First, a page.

11: The Myth of Sisyphus

you can actually read a summarized version of the novel on wikipedia that pretty much makes everything easier to read…

book 39 of the GREAT IDEAS SERIES

because there were many times that i had no idea what i was reading.

but at least i clearly know the difference between absurd ism, nihilism, and existentialism

Camus is a great writer and it clearly shows, that even though i am reading about philosophy, i am not all that bored, but sometimes i am confused.

these days, i try not to think too much so forcing myself to read something philosophical is in turn my homework for not killing all the brain cells that are still there…

some quotes as usual:

page 12:

Likewise and during every day of an unillustrious life, time carries us. but a moment always comes when we have to carry it. We live on the future: ‘tomorrow’, ‘later on’, ‘when you have made your way,’ ‘you will understand when you are old enough’. Such irrelevancies are wonderful, for, after all, it’s a matter of dying. Yet a time comes when a man notices or says that he is thirty. Thus he asserts his youth. But simultaneously he situates himself in relation to time. He takes his place in it. He admits that he stands at a certain point on a curve that he acknowledges having to travel to its end. He belongs to time and, by the horror that seizes him, he recognizes his worst enemy. Tomorrow, he was longing for tomorrow, whereas everything in him ought to reject it. the revolve of the flesh is the absurd.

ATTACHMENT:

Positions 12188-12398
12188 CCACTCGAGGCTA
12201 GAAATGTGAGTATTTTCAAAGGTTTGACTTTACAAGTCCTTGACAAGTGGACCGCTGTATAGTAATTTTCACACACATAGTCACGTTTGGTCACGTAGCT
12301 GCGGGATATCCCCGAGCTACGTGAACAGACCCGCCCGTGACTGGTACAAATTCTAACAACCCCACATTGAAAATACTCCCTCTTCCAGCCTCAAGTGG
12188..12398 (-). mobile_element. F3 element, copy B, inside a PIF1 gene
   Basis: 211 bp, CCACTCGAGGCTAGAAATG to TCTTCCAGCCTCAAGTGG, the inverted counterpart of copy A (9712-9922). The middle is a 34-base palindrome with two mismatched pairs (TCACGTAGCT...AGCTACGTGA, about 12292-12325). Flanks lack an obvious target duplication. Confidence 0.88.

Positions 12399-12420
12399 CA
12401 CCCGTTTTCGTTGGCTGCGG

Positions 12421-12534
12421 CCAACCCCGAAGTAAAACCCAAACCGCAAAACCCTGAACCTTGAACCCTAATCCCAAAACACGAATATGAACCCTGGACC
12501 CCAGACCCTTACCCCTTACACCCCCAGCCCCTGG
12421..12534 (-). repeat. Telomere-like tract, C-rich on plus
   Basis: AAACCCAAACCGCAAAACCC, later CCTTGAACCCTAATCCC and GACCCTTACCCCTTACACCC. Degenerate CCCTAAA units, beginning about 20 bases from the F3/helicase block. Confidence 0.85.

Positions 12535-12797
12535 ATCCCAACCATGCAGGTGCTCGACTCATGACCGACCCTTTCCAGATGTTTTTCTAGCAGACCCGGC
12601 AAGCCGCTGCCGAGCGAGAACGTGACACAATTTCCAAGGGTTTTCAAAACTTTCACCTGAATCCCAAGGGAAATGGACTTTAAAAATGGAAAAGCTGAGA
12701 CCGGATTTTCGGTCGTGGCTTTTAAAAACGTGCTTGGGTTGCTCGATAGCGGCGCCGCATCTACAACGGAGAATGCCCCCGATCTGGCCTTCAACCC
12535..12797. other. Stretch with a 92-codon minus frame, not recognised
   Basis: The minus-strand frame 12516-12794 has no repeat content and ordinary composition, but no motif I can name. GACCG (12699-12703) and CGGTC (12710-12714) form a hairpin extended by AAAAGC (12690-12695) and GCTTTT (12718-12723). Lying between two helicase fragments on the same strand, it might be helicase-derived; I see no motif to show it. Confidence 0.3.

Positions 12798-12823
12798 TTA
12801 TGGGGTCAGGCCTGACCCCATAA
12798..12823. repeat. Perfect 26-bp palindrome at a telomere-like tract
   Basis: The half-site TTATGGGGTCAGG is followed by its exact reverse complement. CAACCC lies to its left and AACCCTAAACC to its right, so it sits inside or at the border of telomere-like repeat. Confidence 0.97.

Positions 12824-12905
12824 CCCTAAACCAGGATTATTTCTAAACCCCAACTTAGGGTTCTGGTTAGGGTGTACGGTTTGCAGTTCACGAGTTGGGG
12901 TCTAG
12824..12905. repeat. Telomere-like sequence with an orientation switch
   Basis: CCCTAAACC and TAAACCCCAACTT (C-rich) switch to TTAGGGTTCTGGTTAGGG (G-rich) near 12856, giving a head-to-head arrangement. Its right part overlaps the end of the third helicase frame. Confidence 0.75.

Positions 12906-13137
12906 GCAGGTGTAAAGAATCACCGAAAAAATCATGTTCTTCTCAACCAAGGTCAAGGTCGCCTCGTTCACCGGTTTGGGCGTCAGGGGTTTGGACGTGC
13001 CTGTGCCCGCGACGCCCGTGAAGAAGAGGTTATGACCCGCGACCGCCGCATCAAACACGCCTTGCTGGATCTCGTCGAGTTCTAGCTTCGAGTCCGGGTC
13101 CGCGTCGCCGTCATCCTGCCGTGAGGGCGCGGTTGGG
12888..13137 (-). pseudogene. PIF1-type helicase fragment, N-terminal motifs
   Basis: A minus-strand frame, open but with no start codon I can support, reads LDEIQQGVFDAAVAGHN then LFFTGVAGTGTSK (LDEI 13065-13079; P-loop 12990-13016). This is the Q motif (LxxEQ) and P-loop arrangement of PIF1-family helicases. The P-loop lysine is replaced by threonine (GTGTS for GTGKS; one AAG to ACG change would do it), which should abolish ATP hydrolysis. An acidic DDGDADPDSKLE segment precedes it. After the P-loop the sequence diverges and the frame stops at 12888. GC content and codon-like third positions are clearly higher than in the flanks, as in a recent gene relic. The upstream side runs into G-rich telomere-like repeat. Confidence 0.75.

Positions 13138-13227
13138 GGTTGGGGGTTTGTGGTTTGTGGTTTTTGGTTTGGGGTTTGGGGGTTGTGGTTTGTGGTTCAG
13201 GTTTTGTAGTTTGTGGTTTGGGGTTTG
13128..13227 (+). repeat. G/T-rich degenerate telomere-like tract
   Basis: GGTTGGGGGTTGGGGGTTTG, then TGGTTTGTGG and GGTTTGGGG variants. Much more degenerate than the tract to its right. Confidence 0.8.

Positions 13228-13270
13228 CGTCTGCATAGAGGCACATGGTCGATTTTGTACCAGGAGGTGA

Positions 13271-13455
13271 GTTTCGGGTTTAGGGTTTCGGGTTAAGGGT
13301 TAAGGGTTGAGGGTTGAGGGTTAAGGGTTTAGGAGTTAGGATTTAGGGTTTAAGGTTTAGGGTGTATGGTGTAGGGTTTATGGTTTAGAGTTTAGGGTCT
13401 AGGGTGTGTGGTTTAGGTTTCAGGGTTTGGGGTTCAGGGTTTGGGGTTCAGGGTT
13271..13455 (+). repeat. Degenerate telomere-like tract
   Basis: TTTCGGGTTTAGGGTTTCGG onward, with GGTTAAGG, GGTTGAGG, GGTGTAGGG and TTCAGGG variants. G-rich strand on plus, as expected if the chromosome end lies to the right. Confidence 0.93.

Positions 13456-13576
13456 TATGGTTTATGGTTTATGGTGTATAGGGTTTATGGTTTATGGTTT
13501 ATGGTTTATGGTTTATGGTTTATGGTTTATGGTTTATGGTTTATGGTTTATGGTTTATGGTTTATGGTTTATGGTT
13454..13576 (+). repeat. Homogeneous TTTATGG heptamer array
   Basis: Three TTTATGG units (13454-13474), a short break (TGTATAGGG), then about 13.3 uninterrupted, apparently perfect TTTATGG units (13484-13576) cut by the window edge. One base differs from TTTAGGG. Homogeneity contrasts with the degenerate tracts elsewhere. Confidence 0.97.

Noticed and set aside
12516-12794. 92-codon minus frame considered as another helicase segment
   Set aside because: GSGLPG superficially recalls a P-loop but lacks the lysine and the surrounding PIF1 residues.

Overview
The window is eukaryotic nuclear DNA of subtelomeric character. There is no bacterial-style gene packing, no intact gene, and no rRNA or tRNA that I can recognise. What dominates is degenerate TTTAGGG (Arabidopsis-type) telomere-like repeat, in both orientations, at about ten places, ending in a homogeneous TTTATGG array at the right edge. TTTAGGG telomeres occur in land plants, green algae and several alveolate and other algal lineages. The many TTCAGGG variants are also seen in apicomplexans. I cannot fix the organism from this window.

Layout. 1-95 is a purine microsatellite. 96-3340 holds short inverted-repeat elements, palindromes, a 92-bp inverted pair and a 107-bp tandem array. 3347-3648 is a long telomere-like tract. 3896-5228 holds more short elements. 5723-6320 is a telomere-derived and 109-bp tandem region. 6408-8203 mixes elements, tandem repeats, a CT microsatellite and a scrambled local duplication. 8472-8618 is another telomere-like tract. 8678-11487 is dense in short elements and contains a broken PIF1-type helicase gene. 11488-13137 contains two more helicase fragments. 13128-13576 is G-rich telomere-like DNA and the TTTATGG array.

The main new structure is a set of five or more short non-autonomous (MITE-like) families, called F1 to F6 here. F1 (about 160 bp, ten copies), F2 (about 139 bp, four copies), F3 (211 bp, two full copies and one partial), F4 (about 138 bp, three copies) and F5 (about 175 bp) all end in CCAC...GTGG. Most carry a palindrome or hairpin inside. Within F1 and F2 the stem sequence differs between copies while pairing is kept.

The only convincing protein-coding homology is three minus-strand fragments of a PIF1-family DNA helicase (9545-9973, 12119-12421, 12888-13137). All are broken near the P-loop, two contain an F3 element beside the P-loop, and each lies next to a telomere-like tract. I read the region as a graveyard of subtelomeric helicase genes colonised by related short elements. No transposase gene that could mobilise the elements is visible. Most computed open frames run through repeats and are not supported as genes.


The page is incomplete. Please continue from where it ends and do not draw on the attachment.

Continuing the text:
page 41

Thinking is not unifying or making the appearance familiar under the guise of a great principle. thinking is learning all over again how to see, direction one’s consciousness, making of every image a privileged place.

page 51

It was a previously a question of finding out whether or not life had to have a meaning to be lived. It now becomes clear on the contrary that it will be lived all the better if it has no meaning.

page 52

Suicide, like the leap, is acceptance at is extreme. Everything is over and man returns to his essential history.

page 63

But it is bad to stop, hard to be satisfied with a single way of seeing, to go without contradiction, perhaps the most subtle of all spiritual forces. the preceding merely defines a way of thinking. But the point is to live.

page 114

All that remains is a fate whose outcome alone is fatal. Outside of that single fatality of death, everything, joy or happiness, is liberty. A world remains of which man is the sole master. what bound him was the illusion of another world. the outcome of his thought, ceasing to be renunciatory, flowers in images. It frolics – in myths to be sure – but myths with no other depth than that of human suffering and, like it, inexhaustible. Not the divine fable that amuses and blinds, but the terrestrial face, gesture, and drama in which are summed up a difficult wisdom and an ephemeral passion.

Posted: December 20th, 2011
Categories: 52 weeks, BOOKS, QUOTES
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